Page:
Our History

One hundred eighty years ago, a small group of people dared to dream.

They began a journey that would take us through building a national landmark, revolutionizing the service, and leading efforts to repair the world, all beginning right here in Cincinnati. Through the Civil War, the Great Depression, and World Wars, Wise Temple (K.K. B’nai Yeshurun) has led the way, moving forward to realize the vision of an exceptional leader, Rabbi Isaac Mayer Wise.

The Beginning

A group of German Jewish immigrants in Cincinnati, some of whom had belonged to the existing congregation, K.K. Bene Israel, meets to organize a new congregation. These Jews are unhappy with Bene Israel’s mode of worship, which is not in accordance with their German custom. Their first place of worship of the new congregation is a home on Third Street between Sycamore and Broadway.


The congregation adopts a constitution on September 19, 1841. Included in the constitution is a directive that the mode of worship be in accordance with the rites, customs and usages of German Jews.


The congregation is incorporated on February 28, 1842 under an act of the General Assembly of Ohio. Services during this time are conducted by a Hazan (cantor).

Rabbi Gutheim

The congregation elects its first rabbi, James K. Gutheim. Described as a man of “genuinely liberal tendencies,” he tries to introduce to the congregation such reforms as a choir in worship services.


The Lodge Street Synagogue is dedicated on September 22, 1848.

Religious School

The congregation’s religious school, the Talmud Yeladim Institute, is founded in the winter of 1849. Due to a cholera outbreak, the school is not opened until September 13, 1849.

Rabbi Wise

The congregation votes to engage Rabbi Isaac M. Wise as its spiritual leader, thus permanently altering the congregation’s course of history and that of Reform Judaism. Rabbi Wise and his family arrive in Cincinnati soon thereafter.

The American Israelite

Rabbi Wise begins the publication of The American Israelite. He also begins instituting reforms in the synagogue, such as the successful introduction of a choir (which initially he conducts with his violin).


Rabbi Wise argues for the use of an organ in synagogue. Various other reforms during the next few years include the abrogation of second-day observance of holidays, with the exception of Rosh Hashanah (1859), and the permission to pray without a head covering (1873).


The congregation, with a membership of two hundred and twenty, is reported to be the second largest congregation in the United States.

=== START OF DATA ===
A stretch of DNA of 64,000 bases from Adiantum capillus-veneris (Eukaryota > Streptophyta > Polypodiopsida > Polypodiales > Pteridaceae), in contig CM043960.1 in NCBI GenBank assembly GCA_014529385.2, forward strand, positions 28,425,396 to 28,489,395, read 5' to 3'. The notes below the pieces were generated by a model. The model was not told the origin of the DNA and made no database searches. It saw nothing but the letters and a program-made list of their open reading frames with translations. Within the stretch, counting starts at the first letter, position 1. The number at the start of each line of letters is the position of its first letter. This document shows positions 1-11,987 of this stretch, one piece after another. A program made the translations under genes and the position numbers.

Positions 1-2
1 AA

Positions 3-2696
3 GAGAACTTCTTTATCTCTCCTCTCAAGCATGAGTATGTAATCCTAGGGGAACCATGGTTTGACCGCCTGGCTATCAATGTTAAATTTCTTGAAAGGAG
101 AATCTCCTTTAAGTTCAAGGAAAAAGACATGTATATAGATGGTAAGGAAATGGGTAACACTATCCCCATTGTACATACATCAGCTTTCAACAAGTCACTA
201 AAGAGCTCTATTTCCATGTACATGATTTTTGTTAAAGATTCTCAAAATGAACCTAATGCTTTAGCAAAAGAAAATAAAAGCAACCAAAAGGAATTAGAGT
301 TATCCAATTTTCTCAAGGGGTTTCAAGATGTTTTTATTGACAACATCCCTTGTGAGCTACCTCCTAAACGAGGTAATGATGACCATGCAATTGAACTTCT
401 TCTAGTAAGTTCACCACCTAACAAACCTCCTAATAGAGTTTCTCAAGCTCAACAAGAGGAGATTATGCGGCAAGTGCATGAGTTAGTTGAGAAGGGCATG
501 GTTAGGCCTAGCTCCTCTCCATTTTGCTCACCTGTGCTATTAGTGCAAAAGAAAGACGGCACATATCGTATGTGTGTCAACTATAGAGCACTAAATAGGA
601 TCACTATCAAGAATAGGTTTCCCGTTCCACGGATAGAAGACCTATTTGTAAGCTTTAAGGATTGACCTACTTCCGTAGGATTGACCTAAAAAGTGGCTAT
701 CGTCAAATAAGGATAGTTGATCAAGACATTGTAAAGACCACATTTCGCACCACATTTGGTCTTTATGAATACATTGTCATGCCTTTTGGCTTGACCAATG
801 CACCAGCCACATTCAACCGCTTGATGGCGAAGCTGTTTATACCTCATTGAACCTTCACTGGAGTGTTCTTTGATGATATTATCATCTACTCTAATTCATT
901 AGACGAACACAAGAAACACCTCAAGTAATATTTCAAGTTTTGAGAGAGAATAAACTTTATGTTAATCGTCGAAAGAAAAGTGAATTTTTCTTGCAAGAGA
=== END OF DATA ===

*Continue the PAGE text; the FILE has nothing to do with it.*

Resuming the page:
United Jewish Cemetery

Along with K. K. Bene Israel, the congregation organizes a joint cemetery in Walnut Hills (which will become known as the United Jewish Cemetery). Today, this joint enterprise is responsible for numerous cemeteries in the Cincinnati area.


Plum Street Temple’s cornerstone is laid on May 12, 1865. The congregation had needed a larger building for years, but their plans were postponed due to the Civil War.

Plum Street Temple

The Plum Street Temple is dedicated on Friday, August 24, 1866. As a daily paper writes at the time, “Cincinnati never before has seen so much grandeur pressed into so small a space.” Although originally budgeted at a cost of $35,000 for the land, and $55,000 for the building, the total cost of the enterprise exceeds $300,000, largely due to post-Civil-War inflation.

Union of American Hebrew Congregations

Rabbi Wise founds the umbrella body of the Reform Movement in North America.


Rabbi Wise founds the Hebrew Union College, what is now the oldest rabbinical school in the Western Hemisphere.


Rabbi Wise founds the Central Conference of Reform Rabbis, the professional union of the Reform rabbinate in America.


A celebration of the fiftieth year of the congregation is held on February 26, 1892. An impressive procession and banquet are held.


The congregation celebrates Rabbi Wise’s eightieth birthday along with the Central Conference of Reform Rabbis.


Rabbi Wise dies on March 26, 1900. His pulpit chair at Plum Street Temple is draped in black and kept vacant for a year. Rabbi Louis Grossman is elected Senior Rabbi until 1926.


What will later be known as The Wise Center is opened on September 25, 1903 on Reading Road as an additional building for the congregation.


The Wise Temple Sisterhood is formed and becomes a charter member of the National Federation of Temple Sisterhoods.

Rabbi Heller

Rabbi James G. Heller is hired as Assistant Rabbi. He will become the Senior Rabbi in 1926, upon the death of Rabbi Grossman.

Wise Center

The Isaac M. Wise Center on Reading Road and North Crescent is opened on April 24, 1927. Usage of Plum Street Temple is limited to the High Holy Days, festivals and Ordination services of Hebrew Union College.


The Wise Temple Brotherhood is inaugurated on January 11, 1928.


The congregation merges with the Reading Road Temple, making a combined membership of 908 families. Rabbi Samuel Wohl of the Reading Road Temple becomes rabbi of K. K. B’nai Yeshurun, along with Rabbi Heller. Reading Road Temple itself is a consolidation of the John Street Temple (Ahavath Achim) and the Mound Street Temple (She’erith Israel). The first congregational seder is also held. In addition, the basement of Plum Street Temple becomes a shelter for homeless men. Throughout the next five years, an average of 210 men will sleep there each night.

Rabbi Goldman

Rabbi Albert Goldman begins his service to the Temple as Co-Rabbi with Rabbi Wohl.


The congregation celebrates the centennial anniversary of Plum Street Temple. Rabbi Goldman becomes the Senior Rabbi during this year.


Temple Bene Israel of Hamilton, Ohio joins the congregation as an affiliate.

Sally Priesand

Rabbinical student Sally Priesand, who will become the first woman ordained as a rabbi a year later, serves as a rabbinic intern to the congregation.


The Wise Center on Reading Road and North Crescent is sold. The congregation holds regular Sabbath services at Plum Street Temple once again.


Plum Street Temple is placed on the National Register of Historic Places of the Department of the Interior as a national landmark.

New Wise Center
The new Isaac M. Wise Center is opened on Ridge Road in Amberley Village.
Day Camp

The congregation begins the Wise Center Day Camp program, which becomes one of the largest day camps in the community serving pre-school and young school children.

Rabbi Fuchs

Rabbi Alan D. Fuchs is elected Senior Rabbi.

Friends of Plum Street Temple

An organization devoted to maintaining this historic place of worship, is inaugurated on March 25, 1983.

Rabbi Kamrass

Rabbi Lewis H. Kamrass is engaged as Assistant Rabbi.


Rabbi Lewis H. Kamrass is elected Senior Rabbi.

National Recognition

The congregation receives prestigious national recognition by the Reform Movement for leadership and innovation in social action programming (WiseUP), with over a third of the congregational membership involved in various programs.